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Guidance Released on the Consolidated Appropriations Act, 2021 Gag Clause Prohibition and Annual Attestation

On February 23, 2023, the Department of Labor, Health and Human Services, and the Treasury (Departments) jointly issued FAQ guidance addressing provisions of the Consolidated Appropriations Act, 2021 (CAA-21).

The provisions prohibit health plans and issuers from entering into contracts with healthcare providers, third-party administrators (TPAs) or other service providers that would preclude certain disclosures of provider-specific cost or quality-of-care information and de-identified claims.

The FAQs require health plans and health insurance issuers to submit their first attestation of compliance with the CAA-21’s prohibition of gag clauses by December 31, 2023. The first attestation will cover the period beginning December 27, 2020, through the date of attestation.
Subsequent attestations, covering the period since the last attestation, are due by December 31 of each following year.

Prohibition on Gag Clauses

The CAA-21 generally prohibits group health plans or issuers offering group health insurance from entering into agreements with healthcare providers, TPAs, or other service providers that include certain gag clause language. The FAQs explain that a gag clause is a “contractual term that directly or indirectly restricts specific data and information that a plan or issuer can make available to another party.”

Specifically, these contracts cannot restrict a plan or issuer from:

  • Providing provider-specific cost or quality-of-care information or data to referring providers, the plan sponsor, participants, beneficiaries, or enrollees (or individuals eligible to become participants, beneficiaries, or enrollees of the plan or coverage);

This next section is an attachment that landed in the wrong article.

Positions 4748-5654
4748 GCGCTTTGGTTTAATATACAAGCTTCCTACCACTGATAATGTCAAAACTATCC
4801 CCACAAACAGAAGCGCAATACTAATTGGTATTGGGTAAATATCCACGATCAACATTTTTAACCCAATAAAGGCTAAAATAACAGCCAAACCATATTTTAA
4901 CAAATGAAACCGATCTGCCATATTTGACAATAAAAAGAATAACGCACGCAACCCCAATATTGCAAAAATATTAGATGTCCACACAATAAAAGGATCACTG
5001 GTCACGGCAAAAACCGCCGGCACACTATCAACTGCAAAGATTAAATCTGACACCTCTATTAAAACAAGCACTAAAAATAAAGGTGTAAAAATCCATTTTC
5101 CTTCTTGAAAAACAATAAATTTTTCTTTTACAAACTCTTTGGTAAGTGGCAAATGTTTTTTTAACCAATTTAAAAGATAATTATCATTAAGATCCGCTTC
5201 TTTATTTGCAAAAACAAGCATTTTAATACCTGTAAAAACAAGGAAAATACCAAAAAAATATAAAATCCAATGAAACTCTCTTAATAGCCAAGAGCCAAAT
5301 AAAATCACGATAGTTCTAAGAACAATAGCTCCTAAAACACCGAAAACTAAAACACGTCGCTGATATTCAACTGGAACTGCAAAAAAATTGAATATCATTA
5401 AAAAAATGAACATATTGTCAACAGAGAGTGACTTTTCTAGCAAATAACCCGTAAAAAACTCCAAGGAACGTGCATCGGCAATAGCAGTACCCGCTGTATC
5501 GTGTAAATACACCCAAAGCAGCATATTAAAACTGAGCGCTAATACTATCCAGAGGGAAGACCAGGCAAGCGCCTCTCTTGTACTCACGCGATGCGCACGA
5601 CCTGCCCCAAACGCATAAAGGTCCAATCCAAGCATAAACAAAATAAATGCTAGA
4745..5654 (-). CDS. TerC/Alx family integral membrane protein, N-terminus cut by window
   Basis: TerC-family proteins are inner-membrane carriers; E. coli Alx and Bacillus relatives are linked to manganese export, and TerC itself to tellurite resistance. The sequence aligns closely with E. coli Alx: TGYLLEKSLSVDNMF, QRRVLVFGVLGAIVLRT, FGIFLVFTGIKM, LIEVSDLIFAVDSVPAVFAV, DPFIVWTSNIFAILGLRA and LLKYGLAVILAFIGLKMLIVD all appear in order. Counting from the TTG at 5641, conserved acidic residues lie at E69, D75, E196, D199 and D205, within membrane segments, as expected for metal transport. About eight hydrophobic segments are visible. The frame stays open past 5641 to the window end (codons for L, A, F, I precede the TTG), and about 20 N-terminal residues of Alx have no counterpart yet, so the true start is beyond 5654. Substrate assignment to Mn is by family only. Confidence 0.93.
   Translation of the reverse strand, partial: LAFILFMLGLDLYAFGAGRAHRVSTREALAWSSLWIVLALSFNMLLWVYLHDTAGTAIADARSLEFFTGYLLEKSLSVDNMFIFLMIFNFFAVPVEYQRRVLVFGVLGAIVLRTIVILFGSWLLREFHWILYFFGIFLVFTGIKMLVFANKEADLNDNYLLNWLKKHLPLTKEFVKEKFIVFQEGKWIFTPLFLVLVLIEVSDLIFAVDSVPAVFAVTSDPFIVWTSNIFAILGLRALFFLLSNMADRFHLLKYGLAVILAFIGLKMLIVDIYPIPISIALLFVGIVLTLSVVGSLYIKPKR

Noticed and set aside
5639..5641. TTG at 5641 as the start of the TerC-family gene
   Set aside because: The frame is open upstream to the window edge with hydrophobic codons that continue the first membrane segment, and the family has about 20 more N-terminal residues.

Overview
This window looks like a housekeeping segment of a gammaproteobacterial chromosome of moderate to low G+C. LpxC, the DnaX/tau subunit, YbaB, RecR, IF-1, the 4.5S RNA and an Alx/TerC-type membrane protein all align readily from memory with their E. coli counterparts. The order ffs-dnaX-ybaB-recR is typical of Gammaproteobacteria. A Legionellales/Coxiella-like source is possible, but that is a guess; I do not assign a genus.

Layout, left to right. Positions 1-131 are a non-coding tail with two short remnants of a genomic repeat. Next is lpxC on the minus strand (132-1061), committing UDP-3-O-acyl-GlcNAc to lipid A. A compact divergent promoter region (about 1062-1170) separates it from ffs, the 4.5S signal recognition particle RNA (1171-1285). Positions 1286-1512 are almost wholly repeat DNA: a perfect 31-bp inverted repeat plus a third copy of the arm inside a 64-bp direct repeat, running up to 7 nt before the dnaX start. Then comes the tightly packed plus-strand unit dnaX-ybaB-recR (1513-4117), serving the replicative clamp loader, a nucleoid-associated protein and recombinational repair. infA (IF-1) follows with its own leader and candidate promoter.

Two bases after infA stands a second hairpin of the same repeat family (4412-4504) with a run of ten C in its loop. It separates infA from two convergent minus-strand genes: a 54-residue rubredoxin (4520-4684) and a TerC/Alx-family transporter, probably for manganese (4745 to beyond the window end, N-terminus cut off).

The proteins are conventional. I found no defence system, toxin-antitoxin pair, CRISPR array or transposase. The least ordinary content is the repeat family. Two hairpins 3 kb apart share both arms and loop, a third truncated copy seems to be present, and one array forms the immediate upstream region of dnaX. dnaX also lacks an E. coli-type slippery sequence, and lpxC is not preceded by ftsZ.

• Electronically accessing de-identified claims and encounter information or data for each participant, beneficiary, or enrollee upon request and consistent with privacy rules under the Health Insurance Portability and Accountability Act (HIPAA), the Genetic Information Nondiscrimination Act (GINA), and the Americans with Disabilities Act (ADA); and
  • Sharing information or data described above or directing such information to be shared with a business associate, consistent with applicable privacy rules.


The CAA-21 also requires group health plans and issuers to annually attest to their compliance with the gag clause prohibition. This requirement applies to fully insured and self-insured group health plans, including ERISA plans, non-federal governmental plans, and church plans. Additionally, this requirement applies regardless of whether a plan is considered grandfathered under the ACA. Attestation is not required for excepted benefits, and the agencies will not enforce the requirement against health reimbursement arrangements (HRAs) or other account-based plans.

Steps for Plan Sponsors

For fully insured group health plans, the health plan and the issuer are each required to submit a gag clause compliance attestation annually. However, when the issuer of a fully insured group health plan submits a gag clause compliance attestation on behalf of the plan, the Departments will consider the plan and issuer to have satisfied the attestation submission requirement.

Employers with self-insured health plans can satisfy the gag clause compliance attestation requirement by entering into a written agreement under which the plan’s service provider, such as a TPA, will provide the attestation on the plan’s behalf. However, even if this type of agreement is in place, the legal requirement to provide a timely attestation remains with the health plan.

In preparation for the first attestation deadline, December 31, 2023, the plan sponsor and issuer should review the instructions and technical guidance for submission. The Departments launched a website through the Centers for Medicare and Medicaid Services for health plans and issuers to submit their gag clause compliance attestations. The Departments have also provided instructions for submitting the attestation, a system user manual, and a reporting entity Excel template for plans and issuers to submit the required attestation, all of which are available here.

Looking for additional information as you navigate your employer compliance requirements? Check out this blog: Affordable Care Act (ACA) Reporting Cheat Sheet: Reporting Made Easy.